New types of cloud-ready security technologies help encrypt and secure new types of traffic points between the data center and cloud ecosystems. Know that your data may very well be a target. With that in mind, create a security architecture which can lock down specific data points and be able to integrate with various technologies within your data center. Most of all, your network will become a critical part of the security equation.

  • Automation and orchestration will be adopted even more. The next-generation cloud environment happens to be very diverse. Many automation tools now place governance and advanced policy control directly into their product. There are technologies that allow cloud admins to control security aspects of their cloud and gain quite a bit of visibility. Aside from being able to control costs around resource utilization, this type of platform creates a very dynamic automated cloud platform. Scaling, orchestration, and even multi-cloud controls are all built in. Here’s the cool part: your cloud automation platform now becomes proactive as well. In working with automation and analytics, you’re able to visualize and forecast requirements for your cloud infrastructure. Business, workflow, and data center orchestration/automation technologies will help organizations control resources and even optimize the overall user experience. Remember, you’re creating a proactive environment capable of adapting to very dynamic market shifts. Furthermore, you’re controlling the economics around resource and data center management. Automation and orchestration allows administrators to focus on growing the business rather than persistently dealing with putting out fires. When you look at orchestration and automation technologies, you can now look to the cloud. Completely cloud-born tools allow you to integrate various cloud as well as data center resource points. All of this enables the business to be a lot more agile with their critical IT ecosystem.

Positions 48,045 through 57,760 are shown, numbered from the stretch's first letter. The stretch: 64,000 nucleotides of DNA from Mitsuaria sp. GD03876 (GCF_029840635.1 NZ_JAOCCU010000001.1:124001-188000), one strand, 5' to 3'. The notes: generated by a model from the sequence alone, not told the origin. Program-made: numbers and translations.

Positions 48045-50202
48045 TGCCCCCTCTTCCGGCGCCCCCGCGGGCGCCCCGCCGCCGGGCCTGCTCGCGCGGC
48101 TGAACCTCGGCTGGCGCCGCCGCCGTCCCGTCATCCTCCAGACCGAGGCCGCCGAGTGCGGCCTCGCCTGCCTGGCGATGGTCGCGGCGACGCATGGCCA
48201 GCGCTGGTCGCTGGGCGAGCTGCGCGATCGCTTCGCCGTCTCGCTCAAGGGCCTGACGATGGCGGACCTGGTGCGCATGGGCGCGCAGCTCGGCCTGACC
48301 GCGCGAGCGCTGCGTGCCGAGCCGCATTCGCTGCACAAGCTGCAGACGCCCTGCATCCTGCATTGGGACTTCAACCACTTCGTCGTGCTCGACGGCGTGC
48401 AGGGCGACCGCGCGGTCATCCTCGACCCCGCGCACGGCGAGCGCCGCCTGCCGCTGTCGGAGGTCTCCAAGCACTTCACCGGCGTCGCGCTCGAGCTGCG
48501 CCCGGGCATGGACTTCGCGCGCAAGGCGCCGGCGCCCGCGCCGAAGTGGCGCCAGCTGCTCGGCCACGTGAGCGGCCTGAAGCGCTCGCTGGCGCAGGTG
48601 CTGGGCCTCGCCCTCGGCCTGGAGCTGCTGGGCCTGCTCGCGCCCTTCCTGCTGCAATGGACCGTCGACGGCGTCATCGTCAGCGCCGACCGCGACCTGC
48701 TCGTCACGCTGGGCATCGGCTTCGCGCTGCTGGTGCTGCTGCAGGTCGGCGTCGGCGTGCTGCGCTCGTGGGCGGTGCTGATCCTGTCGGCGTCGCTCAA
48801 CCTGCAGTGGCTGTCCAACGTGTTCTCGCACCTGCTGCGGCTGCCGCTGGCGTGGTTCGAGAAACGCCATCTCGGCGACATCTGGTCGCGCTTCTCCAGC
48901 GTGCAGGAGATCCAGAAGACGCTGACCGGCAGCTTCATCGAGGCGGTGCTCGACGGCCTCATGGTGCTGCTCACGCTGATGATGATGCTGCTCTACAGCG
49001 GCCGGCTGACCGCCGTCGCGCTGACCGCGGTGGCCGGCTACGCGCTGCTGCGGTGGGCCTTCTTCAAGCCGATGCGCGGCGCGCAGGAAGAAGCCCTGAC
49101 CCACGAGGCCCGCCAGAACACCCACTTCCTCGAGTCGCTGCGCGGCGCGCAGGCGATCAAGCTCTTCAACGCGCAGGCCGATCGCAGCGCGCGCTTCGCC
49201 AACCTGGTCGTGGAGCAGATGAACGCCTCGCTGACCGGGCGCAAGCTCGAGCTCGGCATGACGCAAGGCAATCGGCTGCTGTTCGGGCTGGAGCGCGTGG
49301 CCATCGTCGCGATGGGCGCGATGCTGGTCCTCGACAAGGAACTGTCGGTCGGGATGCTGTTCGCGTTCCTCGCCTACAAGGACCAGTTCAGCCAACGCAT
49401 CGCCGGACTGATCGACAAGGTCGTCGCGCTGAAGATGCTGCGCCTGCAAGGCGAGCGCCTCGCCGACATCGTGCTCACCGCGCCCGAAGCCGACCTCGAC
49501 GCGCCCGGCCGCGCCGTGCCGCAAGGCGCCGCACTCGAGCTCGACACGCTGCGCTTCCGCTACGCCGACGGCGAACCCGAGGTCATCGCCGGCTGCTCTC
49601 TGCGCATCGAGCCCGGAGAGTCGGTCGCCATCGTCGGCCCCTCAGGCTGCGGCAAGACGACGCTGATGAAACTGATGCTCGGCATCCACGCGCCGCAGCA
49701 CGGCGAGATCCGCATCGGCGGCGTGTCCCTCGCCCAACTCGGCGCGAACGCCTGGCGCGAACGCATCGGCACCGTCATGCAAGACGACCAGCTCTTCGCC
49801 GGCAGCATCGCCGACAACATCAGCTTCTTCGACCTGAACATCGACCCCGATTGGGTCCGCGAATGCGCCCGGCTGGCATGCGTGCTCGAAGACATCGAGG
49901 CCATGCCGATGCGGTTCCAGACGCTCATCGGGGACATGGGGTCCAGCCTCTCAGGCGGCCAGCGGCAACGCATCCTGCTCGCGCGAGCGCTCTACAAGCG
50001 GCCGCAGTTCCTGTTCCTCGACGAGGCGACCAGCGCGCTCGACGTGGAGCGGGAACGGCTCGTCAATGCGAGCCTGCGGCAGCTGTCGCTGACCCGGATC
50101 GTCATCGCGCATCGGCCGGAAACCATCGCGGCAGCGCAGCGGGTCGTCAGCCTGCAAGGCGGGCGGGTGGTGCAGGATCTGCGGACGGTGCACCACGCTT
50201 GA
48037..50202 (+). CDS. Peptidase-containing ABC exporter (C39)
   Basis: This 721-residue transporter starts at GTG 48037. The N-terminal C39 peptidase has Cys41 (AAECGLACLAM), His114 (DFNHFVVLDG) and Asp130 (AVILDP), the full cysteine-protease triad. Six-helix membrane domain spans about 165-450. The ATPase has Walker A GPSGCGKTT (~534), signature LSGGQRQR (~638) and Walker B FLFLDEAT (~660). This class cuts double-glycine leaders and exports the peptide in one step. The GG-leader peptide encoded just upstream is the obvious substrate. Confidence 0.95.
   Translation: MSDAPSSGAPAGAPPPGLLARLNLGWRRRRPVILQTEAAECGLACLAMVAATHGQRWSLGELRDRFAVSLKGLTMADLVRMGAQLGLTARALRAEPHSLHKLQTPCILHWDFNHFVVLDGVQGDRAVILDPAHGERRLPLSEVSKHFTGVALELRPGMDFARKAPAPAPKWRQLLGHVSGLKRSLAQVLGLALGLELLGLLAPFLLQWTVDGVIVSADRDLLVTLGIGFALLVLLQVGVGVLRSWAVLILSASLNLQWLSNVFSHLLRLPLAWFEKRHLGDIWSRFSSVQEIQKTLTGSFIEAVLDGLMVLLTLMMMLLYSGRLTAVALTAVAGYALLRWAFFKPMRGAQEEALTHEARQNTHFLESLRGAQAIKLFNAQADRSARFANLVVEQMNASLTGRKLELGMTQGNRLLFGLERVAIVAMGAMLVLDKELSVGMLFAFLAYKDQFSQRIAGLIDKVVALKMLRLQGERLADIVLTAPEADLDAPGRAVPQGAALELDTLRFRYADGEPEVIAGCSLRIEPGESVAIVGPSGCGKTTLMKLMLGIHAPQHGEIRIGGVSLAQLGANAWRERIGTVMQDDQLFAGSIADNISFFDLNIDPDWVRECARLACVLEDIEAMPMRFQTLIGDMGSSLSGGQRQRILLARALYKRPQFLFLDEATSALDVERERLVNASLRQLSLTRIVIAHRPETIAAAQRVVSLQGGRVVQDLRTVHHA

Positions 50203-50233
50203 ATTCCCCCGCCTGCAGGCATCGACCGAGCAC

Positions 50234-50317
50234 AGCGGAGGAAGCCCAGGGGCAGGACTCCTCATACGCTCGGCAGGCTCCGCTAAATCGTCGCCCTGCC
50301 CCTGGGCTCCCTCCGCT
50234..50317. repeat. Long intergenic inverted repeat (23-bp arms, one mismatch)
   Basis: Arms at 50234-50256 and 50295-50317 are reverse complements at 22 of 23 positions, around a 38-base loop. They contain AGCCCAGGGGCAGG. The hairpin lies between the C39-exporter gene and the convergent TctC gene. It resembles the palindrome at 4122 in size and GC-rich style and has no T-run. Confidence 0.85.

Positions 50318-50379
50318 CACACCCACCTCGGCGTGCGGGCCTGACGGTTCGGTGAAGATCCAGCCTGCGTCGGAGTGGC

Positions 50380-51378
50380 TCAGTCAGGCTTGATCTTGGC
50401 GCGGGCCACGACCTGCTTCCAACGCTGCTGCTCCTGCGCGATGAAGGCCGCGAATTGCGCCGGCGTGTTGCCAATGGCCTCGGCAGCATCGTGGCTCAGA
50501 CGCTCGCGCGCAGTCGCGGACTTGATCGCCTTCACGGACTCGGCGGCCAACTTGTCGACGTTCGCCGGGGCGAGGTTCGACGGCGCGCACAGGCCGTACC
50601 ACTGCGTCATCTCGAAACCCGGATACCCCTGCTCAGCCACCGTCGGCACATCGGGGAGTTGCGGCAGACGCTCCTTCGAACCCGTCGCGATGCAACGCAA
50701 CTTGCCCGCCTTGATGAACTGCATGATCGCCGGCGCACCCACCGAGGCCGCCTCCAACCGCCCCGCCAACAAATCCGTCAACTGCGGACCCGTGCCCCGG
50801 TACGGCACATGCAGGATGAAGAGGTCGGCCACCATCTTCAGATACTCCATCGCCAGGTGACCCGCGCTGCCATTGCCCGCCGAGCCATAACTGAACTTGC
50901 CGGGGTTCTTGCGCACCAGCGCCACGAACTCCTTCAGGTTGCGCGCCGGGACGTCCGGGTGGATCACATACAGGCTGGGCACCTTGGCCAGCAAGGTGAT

• Architecture convergence will change data center economics. The days of resources locked in siloes are quickly coming to an end. The challenge there becomes lost resources, challenges around management, and controlling a user’s experience. This is where converged infrastructure comes into play. You’ll see this conversation really take off this year as we define more use cases and more technologies pushing converged infrastructure forward. Some vendors will sell physical converged platforms, while others will work with hyperconvergence and actually have virtual appliances capable of aggregating all resources. Regardless, converged infrastructure is helping data center managers create greater level so of multi-tenancy and resource controls. According to a recent Gartner report, “hyperconverged integrated systems will represent over 35 percent of total integrated system market revenue by 2019.” This makes it one of the fastest-growing and most valuable technology segments in the industry today. Whether you need a physical node or two – or complete hypervisor integration – converged architectures are allowing administrators powerful control mechanisms around their business and data center ecosystem. Furthermore, integrating cloud, virtual applications and desktops, and even distributed resources becomes easier with a converged platform. With this in mind, before you go through your next hardware refresh, make sure to understand your use-cases and know where a possible converged infrastructure could actually help optimize your business.

Between now and 2020, we’re going to see an explosion in data center and cloud utilization. As more devices connect, we’ll have to manage, secure, and deliver all of that information. New solutions around automation and orchestration will help with resource control and data center interconnectivity. Furthermore, new security strategies will aim to enable the business while still securing corporate and user data. We’re going to see a big boom in the SMB and the mid-market space as more of these organizations realize the direct competitive advantages of using next-generation data center technologies while incorporating new kinds of cloud services.

There has been a lot of maturity around some truly advanced technologies. All organizations who want to create a competitive edge will need to be looking at IT solutions that can help them stay agile and adjust to a very fluid market.

About the Author(s)

Bill Kleyman

Bill Kleyman has more than 15 years of experience in enterprise technology. He also enjoys writing, blogging, and educating colleagues about tech. His published and referenced work can be found on Data Center Knowledge, AFCOM, ITPro Today, InformationWeek, NetworkComputing, TechTarget, DarkReading, Forbes, CBS Interactive, Slashdot, and more.